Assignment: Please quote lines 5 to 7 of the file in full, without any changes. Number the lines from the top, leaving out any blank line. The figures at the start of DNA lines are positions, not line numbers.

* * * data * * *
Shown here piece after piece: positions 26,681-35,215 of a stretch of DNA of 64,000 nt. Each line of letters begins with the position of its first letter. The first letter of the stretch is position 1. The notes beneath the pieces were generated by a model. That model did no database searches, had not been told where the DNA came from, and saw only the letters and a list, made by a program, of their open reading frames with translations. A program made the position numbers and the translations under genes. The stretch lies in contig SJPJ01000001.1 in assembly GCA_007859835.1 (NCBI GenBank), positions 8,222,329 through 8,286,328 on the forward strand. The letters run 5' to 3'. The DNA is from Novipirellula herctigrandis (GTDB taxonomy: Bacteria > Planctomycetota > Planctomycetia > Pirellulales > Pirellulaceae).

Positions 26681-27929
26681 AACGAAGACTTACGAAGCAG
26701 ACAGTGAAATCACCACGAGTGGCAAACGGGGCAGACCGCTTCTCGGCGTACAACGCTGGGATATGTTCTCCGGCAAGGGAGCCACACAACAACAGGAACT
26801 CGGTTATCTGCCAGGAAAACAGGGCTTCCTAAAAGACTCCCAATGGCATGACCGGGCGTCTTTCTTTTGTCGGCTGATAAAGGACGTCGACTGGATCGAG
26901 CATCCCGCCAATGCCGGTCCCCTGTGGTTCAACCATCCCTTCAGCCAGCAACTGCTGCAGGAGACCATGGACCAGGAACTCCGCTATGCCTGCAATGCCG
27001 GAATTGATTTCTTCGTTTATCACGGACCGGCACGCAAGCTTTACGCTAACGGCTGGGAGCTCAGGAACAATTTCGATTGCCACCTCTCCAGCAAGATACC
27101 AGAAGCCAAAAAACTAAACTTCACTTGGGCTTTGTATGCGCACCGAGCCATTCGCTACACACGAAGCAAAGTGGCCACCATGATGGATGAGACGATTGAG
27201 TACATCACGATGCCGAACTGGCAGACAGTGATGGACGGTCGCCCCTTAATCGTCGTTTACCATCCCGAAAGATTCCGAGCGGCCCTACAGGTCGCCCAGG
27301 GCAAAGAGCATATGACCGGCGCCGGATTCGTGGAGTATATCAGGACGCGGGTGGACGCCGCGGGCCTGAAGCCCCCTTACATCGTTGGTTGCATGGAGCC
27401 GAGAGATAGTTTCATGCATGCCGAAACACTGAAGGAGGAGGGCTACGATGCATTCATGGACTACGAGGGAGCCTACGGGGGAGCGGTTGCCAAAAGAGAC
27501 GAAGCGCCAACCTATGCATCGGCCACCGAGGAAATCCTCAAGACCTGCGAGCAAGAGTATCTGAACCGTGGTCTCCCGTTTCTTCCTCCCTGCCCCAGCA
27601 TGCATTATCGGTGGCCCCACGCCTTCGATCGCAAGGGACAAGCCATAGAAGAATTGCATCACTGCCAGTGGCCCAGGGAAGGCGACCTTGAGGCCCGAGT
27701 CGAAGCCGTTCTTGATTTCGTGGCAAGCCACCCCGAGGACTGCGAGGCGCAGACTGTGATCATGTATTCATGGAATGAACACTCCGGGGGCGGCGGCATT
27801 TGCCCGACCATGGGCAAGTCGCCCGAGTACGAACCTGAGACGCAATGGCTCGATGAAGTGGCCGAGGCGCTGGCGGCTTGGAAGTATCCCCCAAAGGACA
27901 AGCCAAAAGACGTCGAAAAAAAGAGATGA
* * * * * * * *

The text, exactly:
26801 CGGTTATCTGCCAGGAAAACAGGGCTTCCTAAAAGACTCCCAATGGCATGACCGGGCGTCTTTCTTTTGTCGGCTGATAAAGGACGTCGACTGGATCGAG
26901 CATCCCGCCAATGCCGGTCCCCTGTGGTTCAACCATCCCTTCAGCCAGCAACTGCTGCAGGAGACCATGGACCAGGAACTCCGCTATGCCTGCAATGCCG
27001 GAATTGATTTCTTCGTTTATCACGGACCGGCACGCAAGCTTTACGCTAACGGCTGGGAGCTCAGGAACAATTTCGATTGCCACCTCTCCAGCAAGATACC